$200,000 Structure to rise at Bathurst and Wellington Sts.
- Toronto Daily Star (1892-1971), September 18, 1939
- Full Text
$200,000 STRUCTURE TO RISE AT BATHURST AND WELLINGTON STS.
INTERNATIONAL HARVESTER COMPANY OF CANADA ERECTS FINE NEW BUILDING
On the northeast corner of Bathurst and Wellington Sts., this fine modern structure shown in the architect's drawing, is expected to rise in the near future. It is being erected by the International Harvester Co. of Canada for the Toronto Motor Truck branch and it is estimated will represent an investment of between $150,000 and $200,000. The architect,
N. A. Armstrong, Melinda St., still has a staff of men working on the plans and it is thought tenders will be requested early next month. The building will cover a lot 148 feet wide and 270 feet long. The second floor is being planned for office space.
- Media Type:
- Item Types:
- Architectural drawings
- Newspaper clipping with article about modern building designed by N. A. Armstrong [Norman Alexander Armstrong] and being erected by the International Harvester Co. of Canada for the Toronto Motor Truck branch.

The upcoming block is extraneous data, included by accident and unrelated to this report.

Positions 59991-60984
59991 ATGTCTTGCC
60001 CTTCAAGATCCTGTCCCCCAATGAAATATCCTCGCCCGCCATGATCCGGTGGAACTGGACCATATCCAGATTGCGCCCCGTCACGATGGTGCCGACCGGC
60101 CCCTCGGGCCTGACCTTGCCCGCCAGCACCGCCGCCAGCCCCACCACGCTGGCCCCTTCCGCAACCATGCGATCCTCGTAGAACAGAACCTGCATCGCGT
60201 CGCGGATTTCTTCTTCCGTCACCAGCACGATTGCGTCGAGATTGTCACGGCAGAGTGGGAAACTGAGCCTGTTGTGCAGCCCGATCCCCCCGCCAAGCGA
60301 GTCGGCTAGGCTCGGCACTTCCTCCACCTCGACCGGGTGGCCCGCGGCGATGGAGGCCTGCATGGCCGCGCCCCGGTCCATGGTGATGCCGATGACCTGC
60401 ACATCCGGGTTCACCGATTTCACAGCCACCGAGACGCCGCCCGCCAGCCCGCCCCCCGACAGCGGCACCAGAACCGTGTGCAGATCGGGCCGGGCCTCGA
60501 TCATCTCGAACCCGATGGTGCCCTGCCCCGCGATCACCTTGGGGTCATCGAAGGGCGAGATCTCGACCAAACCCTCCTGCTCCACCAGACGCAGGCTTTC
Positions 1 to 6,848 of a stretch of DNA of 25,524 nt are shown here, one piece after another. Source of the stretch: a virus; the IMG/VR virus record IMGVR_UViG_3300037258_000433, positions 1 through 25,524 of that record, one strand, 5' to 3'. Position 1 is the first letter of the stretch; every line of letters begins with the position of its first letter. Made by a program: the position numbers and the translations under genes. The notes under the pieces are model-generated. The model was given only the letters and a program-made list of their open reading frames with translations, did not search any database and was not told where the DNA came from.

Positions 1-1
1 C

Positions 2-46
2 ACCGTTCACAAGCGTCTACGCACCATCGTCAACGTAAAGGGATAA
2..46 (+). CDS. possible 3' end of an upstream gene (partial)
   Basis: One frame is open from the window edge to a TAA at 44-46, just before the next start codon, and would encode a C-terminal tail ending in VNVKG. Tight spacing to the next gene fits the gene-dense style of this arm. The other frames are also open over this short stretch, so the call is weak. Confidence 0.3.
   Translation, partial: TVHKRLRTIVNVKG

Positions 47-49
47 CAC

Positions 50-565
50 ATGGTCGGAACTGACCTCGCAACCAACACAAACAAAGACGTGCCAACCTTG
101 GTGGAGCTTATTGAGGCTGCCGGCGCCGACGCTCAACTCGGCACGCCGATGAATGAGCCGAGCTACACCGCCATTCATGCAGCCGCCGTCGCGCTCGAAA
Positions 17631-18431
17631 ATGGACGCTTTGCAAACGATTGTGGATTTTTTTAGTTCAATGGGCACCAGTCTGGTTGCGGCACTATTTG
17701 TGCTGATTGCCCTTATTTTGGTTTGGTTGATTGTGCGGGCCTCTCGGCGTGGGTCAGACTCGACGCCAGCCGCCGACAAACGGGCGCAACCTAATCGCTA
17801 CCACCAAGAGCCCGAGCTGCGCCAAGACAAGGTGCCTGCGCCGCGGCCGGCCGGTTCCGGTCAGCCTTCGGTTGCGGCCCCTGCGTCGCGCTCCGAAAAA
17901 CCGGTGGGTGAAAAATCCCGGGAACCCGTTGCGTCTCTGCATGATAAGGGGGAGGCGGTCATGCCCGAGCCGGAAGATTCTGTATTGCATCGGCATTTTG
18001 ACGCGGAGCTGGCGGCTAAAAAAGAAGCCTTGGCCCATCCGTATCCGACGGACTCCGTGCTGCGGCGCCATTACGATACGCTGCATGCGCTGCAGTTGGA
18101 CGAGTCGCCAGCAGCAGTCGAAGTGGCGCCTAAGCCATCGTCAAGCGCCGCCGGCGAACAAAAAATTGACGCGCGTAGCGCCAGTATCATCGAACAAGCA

With a photo of architect's drawing. One piece measuring 20 x 16 cm.
From Armstrong family collection.
- ARMSTRONG, Norman Alexander (1882-1957) was a prolific designer of residential and commercial buildings in the Toronto area. Born in Queenston, Ont. on 2 September 1882 he attended public and high schools in Niagara Falls and gained his knowledge of architecture with the Toronto architect J.W. Siddall.
Upon his return from United States to Toronto in 1919 he opened his own office called the N.A. Armstrong Company Ltd., specializing in engineering and architectural projects. Throughout the 1920's and 1930's Armstrong adapted to changing tastes in design as he offered his residential clients a variety of schemes in Tudor, Colonial or Georgian Revival styles.
An exceptional yet underrated work from this period is the International Harvester Co. Showroom, Bathurst Street, Toronto (1939), with its refined detailing executed in brick, art stone and plate glass.
Active until the early 1950's Armstrong turned over much of the work in his office to his son William G., and died at Toronto on 4 May 1957.
SOURCE (and more on his projects): http://dictionaryofarchitectsincanada.org/node/58
- Place of Publication:
- Toronto, Ontario
- Date of Original:
- September 18, 1939
- Personal Name(s):
- Norman Alexander Armstrong
- Local identifier:
- Language of Item:
- Geographic Coverage:
- Copyright Statement:
- Copyright status unknown. Responsibility for determining the copyright status and any use rests exclusively with the user.
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